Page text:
BALTIMORE -- A nonprofit organization aimed at helping low to moderate-income families become homeowners kicked off its five-day convention in downtown Baltimore on Thursday.
"Don't give up, come prepared. If this is a dream and goal, keep on pushing," said Phillip Jeffers, who was approved for a mortgage Thursday.
The Neighborhood Assistance Corporation of America, or NACA, assists participants through a four-step process in a single day to become qualified for a mortgage loan.
"Step one, you do a workshop. Step two, you input your information. Step three, you meet one-on-one with a counselor. Step four, you meet with a mortgage specialist to be qualified for NACA's Best in America Mortgage," said NACA founder and CEO Bruce Marks.
The program requires no down payment, no closing cost, no fees, no mortgage insurance and provides people with a below market fixed rate, the head of the organization added.
"Once you get to the mortgage specialist, either you'll be NACA qualified on the spot and then you'll go out and find the property or your next steps," said Marks.
The organization's visit to the Baltimore Convention Center comes nearly five months after the CEO led a rally at City Hall.
In April, the Baltimore City Council weighed Council President Nick Mosby proposal to revive the Dollar House program, selling vacant city-owned homes for a dollar.
Under Mosby's proposal, residents who have lived in Baltimore for more than a decade would be eligible. Recipients would receive a $50,000 grant from the city for renovations under a repair grant bill, and the nonprofit would provide a low-interest loan to pay the mortgage.
Marks led a group to Mayor Brandon Scott's office to demand his support for the bill. It was later learned those supporters were fulfilling a volunteer requirement for the mortgage program.
The Dollar Home legislation has stalled, but that's not deterring Marks from offering assistance to those interested in becoming homeowners.
"We think Baltimore is the perfect place. The problem is, we're being caught up in the Baltimore politics," said Marks.
The nonprofit was also previously met with opposition from certain city leaders, including Councilwoman Odette Ramos.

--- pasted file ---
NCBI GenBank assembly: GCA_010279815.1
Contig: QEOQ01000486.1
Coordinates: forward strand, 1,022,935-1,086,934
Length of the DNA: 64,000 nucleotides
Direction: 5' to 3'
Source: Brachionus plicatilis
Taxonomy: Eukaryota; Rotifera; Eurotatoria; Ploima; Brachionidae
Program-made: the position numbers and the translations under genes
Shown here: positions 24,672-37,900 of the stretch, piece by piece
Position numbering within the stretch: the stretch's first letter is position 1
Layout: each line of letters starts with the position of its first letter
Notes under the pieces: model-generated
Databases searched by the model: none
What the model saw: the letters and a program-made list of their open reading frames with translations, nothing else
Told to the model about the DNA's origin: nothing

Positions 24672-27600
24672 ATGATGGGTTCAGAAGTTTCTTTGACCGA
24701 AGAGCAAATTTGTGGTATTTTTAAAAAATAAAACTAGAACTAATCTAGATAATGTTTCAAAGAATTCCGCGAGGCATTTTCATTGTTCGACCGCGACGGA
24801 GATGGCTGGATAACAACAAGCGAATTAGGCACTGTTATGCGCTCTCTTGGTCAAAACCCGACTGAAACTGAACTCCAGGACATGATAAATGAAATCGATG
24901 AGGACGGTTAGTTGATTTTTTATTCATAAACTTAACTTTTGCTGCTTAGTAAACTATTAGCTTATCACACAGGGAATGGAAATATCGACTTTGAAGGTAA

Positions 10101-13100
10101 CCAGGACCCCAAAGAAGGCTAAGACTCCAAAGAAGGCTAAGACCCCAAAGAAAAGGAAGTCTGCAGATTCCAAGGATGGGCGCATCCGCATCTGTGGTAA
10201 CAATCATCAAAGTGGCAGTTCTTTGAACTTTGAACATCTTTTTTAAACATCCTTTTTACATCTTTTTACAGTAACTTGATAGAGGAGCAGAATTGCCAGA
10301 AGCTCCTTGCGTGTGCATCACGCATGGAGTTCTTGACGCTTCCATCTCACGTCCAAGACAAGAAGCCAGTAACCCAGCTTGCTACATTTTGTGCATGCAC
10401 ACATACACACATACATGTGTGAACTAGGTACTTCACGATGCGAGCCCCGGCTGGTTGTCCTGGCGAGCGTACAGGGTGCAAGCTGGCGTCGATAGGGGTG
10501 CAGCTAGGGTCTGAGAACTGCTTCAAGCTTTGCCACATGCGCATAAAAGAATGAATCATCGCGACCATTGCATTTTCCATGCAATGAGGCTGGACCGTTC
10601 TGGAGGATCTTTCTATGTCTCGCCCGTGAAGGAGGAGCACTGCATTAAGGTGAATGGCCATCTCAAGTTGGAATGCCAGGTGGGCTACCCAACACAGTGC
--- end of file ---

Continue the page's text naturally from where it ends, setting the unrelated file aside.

On Aug. 31, Ramos.
Ramos stated earlier that she learned NACA participants are "strung along" by the organization in their search for a home and found reports of "shady loan deals and bad customer service."
Over a decade ago, a CBS Miami investigation found angry NACA customers across the country stuck in "an endless cycle of paperwork."
Ramos recommended residents seek out HUD-certified housing counseling organizations based in Baltimore.
The 10 agencies Ramos recommended "will help repair credit, find homebuyer benefits so it is easier to purchase in this market, and ensure that your mortgage is legitimate and works for you," she said.
The HUD-certified housing counseling agencies in the city are:
Belair-Edison Neighborhoods, Inc.
Comprehensive Housing Assistance, Inc.
Druid Heights Community Development Corp.
Garwyn Oaks Northwest Housing Resource Center
Harbel Housing Partnership
Neighborhood Housing Services Of Baltimore, Inc.
Operation Hope-Baltimore Branch
Reservoir Hill Improvement Council, Inc.
Southeast Community Development Corporation
St. Ambrose Housing Aid Center, Inc.
Ramos was then served aletter from NACA, which claimed Ramos' comments about their "questionable practices" were unfounded.
The "Achieve the Dream" convention goes through Mon., Sept. 12. The organization said 5,000 people had registered from all over the DMV-area.
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